But simply appearing at the World Cup isn’t enough to keep federations interested in women’s teams. The have to receive tangible rewards, like more money and bigger slices of that financial pie. FIFA has to offer better compensation to clubs so that players have more freedom to train with their national teams, and more prize money overall.

Morgan gave a curt, sarcastic shrug when asked whether more prize money could be part of the incentivization of women’s soccer. “Can’t hurt,” she said, her previous criticism of the gap in prize money for men and women lingering in her tone. Later, in her press conference, she reiterated that she wants FIFA to put more pressure on federations to develop their women’s teams.

Megan Rapinoe agreed that FIFA could do more, like telling federations that their women’s teams must meet certain standards.

“I’m sure that they can mandate that in some way,” Rapinoe said. “It’s like, you don’t get money for anything else until you give more money to the women and make sure it’s fully staffed. I think there’s some teams here that since last World Cup have only played a handful of games, or only the qualifiers. It’s embarrassing, not only for the federations — obviously it’s embarrassing for the federations — but for FIFA as well. You just mandate it. They mandate all kinds of things.”

A mandate could protect developing teams from federations looking for any excuse to cut support for women, which is why pointing at 13 goals as an argument why the US women deserve equal pay is a non-starter. It raises the sort of questions that federations can use to suppress funding — i.e., would the Thailand WNT then not deserve any investment for such a poor showing? Tying equitable treatment to always having to perform at the highest possible level creates an impossible scenario. As the women underperform, the federation has an excuse to stop supporting them, when in fact a bad team is a signal that the federation needs to invest more, whether it’s money or time.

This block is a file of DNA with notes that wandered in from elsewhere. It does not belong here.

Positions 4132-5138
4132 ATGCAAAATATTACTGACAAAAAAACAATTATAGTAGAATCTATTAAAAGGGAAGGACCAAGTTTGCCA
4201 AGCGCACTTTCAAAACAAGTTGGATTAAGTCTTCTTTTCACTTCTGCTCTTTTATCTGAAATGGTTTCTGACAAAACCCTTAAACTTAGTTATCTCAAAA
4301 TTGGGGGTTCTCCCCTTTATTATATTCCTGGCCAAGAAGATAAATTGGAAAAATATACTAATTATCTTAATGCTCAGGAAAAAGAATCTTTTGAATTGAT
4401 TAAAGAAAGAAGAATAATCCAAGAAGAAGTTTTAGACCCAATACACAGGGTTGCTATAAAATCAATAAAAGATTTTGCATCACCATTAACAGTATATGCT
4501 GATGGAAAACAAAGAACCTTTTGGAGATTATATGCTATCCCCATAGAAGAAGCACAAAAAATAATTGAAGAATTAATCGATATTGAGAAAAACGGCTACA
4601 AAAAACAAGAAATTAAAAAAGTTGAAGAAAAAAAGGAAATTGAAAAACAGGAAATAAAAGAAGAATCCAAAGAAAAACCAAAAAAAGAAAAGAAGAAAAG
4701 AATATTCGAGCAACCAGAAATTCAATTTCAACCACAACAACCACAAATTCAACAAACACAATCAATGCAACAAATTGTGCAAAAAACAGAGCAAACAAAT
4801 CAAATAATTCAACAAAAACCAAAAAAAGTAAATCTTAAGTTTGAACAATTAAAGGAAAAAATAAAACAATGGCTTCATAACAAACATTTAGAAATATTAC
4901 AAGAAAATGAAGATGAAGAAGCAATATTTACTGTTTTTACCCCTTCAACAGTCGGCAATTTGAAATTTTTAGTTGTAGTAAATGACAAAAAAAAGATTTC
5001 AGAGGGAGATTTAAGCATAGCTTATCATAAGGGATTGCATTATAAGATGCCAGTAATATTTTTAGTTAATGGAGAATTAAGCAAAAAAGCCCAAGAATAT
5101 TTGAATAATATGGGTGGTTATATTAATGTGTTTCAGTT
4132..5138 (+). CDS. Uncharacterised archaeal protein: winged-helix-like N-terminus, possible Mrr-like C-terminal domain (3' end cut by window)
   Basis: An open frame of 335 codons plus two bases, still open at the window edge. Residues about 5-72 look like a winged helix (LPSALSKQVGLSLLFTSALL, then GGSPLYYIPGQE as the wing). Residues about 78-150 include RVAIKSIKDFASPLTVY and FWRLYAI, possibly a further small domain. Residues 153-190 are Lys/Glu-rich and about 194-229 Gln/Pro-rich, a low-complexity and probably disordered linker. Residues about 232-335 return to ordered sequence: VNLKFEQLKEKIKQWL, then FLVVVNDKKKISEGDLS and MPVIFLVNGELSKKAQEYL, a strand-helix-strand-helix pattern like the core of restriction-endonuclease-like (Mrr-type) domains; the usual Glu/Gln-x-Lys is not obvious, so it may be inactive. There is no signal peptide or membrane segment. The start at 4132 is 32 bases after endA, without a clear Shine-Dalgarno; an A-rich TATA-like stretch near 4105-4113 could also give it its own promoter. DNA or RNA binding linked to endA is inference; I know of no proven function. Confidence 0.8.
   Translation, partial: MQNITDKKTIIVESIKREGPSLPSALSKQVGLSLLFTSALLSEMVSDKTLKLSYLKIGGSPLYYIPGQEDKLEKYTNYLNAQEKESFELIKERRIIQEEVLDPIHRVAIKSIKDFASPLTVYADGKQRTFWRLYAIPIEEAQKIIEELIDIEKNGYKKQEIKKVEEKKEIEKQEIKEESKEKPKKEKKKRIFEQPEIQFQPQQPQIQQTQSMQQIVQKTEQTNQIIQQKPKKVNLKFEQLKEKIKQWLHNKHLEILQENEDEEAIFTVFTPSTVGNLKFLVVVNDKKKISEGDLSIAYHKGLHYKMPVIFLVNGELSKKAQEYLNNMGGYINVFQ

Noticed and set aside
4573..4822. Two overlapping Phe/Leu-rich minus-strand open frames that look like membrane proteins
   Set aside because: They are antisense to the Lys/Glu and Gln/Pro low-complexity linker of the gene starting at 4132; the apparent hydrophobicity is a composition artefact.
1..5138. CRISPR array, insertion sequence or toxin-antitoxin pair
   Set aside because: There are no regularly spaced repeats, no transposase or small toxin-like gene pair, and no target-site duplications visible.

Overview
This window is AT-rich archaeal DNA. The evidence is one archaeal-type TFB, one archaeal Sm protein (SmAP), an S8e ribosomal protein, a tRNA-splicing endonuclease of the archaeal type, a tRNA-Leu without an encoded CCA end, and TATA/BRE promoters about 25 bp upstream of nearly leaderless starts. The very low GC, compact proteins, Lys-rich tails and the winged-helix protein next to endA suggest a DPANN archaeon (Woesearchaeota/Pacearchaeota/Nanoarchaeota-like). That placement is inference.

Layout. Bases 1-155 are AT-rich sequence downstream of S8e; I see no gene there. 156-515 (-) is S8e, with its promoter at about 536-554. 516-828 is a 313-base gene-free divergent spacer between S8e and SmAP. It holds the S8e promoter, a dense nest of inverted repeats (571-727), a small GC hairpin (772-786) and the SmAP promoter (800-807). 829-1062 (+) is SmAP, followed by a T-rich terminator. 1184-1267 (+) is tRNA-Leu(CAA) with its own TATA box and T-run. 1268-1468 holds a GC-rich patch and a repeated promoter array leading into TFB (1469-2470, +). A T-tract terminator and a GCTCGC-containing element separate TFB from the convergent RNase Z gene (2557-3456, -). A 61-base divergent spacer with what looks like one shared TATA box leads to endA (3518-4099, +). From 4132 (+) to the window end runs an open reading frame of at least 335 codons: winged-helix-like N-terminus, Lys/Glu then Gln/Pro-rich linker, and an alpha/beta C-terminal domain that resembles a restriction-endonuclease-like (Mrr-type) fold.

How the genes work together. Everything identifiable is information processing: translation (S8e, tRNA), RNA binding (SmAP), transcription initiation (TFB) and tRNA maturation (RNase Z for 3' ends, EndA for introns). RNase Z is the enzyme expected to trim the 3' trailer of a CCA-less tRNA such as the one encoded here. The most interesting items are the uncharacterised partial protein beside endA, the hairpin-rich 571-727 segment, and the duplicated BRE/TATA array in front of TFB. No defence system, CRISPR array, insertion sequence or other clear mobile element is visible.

There are massive institutional inequalities within soccer that are beyond the purview of the 22 players on the field and have to be addressed globally, and thus through FIFA. The Football Association of Thailand does not have the same budget or resources as US Soccer — just look at the Thailand men’s team, currently ranked 114th in the world, and its domestic league, which is a mess. So even if they were to equitably share resources between women’s and men’s teams, that would only get them so far.

And it’s worth noting that the Thailand WNT is fortunate to have a strong benefactor and general manager in businesswoman Nualphan Lamsam, CEO of Muang Thai Insurance. But wealthy though Lamsam may be, and for as much as she has contributed to making Thailand a World Cup team, even she likely finds it hard to go dollar for dollar with an entire national organization dedicated to the development of a sport (and the sale of tickets, sponsorships, and merchandise) for millions of players.

It’s not just money; the attitudes towards women in soccer in Thailand aren’t globally competitive either. In this Jere Longman article for the New York Times, Nild described a coaching atmosphere that treats the women as dainty and assumes that they require significant emotional handholding, an extension of existing social attitudes towards women in sports.

In all of these areas, FIFA could provide more of a guiding hand. FIFA does have women’s development programs, which include coaching courses and a female leadership program as part of its 2015-2018 women’s football development. But introducing a couple of new women at the executive level every couple of years isn’t enough.

When Morgan criticized FIFA’s paltry increase in women’s prize money, she also pointed out that the issues she was talking about were the same issues her USWNT predecessors talked about 20 years ago. Change is often slow, but it doesn’t have to be. People with power can decide that change can and should happen, and then do the legwork to implement that new vision.

FIFA doesn’t need to wait for social attitudes to change, or for players to somehow demonstrate on their own that they’re ready for more. It shouldn’t take another 20 years for the Thailands of women’s soccer to have fit, tactically aware teams that can, at the very least, not get blown out of the water by double digits.

It’d be nice if 20 years from now we could be talking about something else.